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Old 01-29-2014, 10:27 AM   #29
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It seems so scary to buy something in the 200/300K range and know that it is going to go eventually and I will need something else. Is that really what a lot of people do?
Yes, but that it the reality of it. Do not delude yourself into thinking otherwise. There are almost no motorhomes on the road that are over 25 years old. They just aren't worth the upkeep expense after that.

To remodel a used coach makes sense, but do it sensibly. Don't overspend on it, because it will not increase the resale value of the coach. You will have to be repaid through the satisfaction of using the coach, not in dollars. I suggest that if you go this route, use the coach as-is for at least 6 months to a year, to be sure you like it before putting remodelling money into it. Once that remodel money is spent, you will not get it back.
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Old 01-29-2014, 11:38 AM   #30
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If you buy a quality Rv with good bones, you can basically gut it and start over or just some changes like floor, cabinets, etc. But do start with a good higher end used unit.

Ken
This was the conclusion we came to.

OP, I'd focus on the 'foundation' and 'footprint' layout of the coach. (Foundation = Chassis, Engine, Tans. Tanks capacity. Footprint = number of slides, kitchen in slide or not, storage.)

Buy from the upper end of the food chain, research Wanderlodge, Foretravel, Entegra, Travel Supreme, Country Coach, Monaco (Executive or above, or equivalent in Beaver/Holiday Rambler), Newmar (Mountain Aire or above).

I'd even go look at older Newell's and Bus Built coaches too.

Pick a budget range for purchase, and drop years to stay within this budget, while still buying the highest quality coach you can find.

And as mentioned here by others, anything can be done, if you want to spend te money.

My advice would be to buy a bit older higher end rig that meets your main foundation/footprint needs. Then go use it for at least a year. Both of you start taking notes on what you feel is important to 'refresh' the way you want it. While using it this year, I believe you will change that list some along the way. This also gives you the time to research where you want to take the coach for the interior redo. I recommend looking for a 'all in one' place. A business that can do the cabinets, electronics, carpet, furniture, custom paint, etc.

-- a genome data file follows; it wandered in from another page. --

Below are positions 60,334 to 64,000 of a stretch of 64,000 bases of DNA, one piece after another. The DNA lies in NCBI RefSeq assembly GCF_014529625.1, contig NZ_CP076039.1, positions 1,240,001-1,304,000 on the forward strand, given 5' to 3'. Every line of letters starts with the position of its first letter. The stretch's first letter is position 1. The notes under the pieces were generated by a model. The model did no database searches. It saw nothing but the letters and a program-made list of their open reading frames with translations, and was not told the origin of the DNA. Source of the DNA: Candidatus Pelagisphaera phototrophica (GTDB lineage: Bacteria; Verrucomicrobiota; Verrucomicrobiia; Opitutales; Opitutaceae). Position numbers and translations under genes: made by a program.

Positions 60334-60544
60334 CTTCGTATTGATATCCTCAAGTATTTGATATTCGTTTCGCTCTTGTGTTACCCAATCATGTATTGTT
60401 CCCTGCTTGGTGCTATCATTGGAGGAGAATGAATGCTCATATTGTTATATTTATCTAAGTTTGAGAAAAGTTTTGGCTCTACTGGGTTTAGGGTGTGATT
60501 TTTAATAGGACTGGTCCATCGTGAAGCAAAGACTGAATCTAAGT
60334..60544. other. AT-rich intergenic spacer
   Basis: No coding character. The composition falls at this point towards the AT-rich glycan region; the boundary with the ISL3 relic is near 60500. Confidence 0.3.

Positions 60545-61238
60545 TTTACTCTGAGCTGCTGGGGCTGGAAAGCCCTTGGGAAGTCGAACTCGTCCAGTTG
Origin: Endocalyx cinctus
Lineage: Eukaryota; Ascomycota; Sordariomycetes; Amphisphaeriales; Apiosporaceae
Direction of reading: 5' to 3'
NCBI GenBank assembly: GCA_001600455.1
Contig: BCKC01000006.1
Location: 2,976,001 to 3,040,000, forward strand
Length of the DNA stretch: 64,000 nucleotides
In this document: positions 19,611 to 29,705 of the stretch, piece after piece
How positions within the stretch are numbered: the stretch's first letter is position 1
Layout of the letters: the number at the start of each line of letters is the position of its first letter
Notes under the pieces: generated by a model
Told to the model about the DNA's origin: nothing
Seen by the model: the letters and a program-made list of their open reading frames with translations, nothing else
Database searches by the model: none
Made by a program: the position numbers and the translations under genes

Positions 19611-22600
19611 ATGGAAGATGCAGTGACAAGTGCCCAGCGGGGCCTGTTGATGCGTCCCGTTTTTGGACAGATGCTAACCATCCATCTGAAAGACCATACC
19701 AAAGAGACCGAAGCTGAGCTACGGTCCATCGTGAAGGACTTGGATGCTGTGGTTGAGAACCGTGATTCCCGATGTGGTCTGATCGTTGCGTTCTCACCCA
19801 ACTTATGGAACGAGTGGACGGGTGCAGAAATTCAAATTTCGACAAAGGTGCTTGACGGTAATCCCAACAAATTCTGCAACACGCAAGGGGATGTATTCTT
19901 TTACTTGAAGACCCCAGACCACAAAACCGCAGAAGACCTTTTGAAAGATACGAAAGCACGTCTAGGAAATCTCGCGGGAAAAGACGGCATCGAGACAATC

We've been going slow and steady on our coach. As we used it over the last 2-3 years, I went ahead and upgraded: Suspension with Road Kings and Super Steer Motion Control (If budget would have supported, I would have also had the Active Air system installed.), House Batteries up to 800AH of Lifeline AGM's, Magnum PSW and all of the components, 1200W of Solar Panel and Classic 150 Controller. We've also swapped out old Tube to LCD TV's, added couches and chairs, and some cabinet work too. Yesterday we ordered the tile for the backsplash, and we're working on prepping the interior for a new interior paint job.

We are excited about making this 'Our Coach'. It is not an investment, we'll never get the money back out of what we are doing. But it is not about money itself, it is about our 'quality of satisfaction' while using the rig. It will put smiles on our faces as we miles on the coach. And we are planning on a 10-15 year usage period.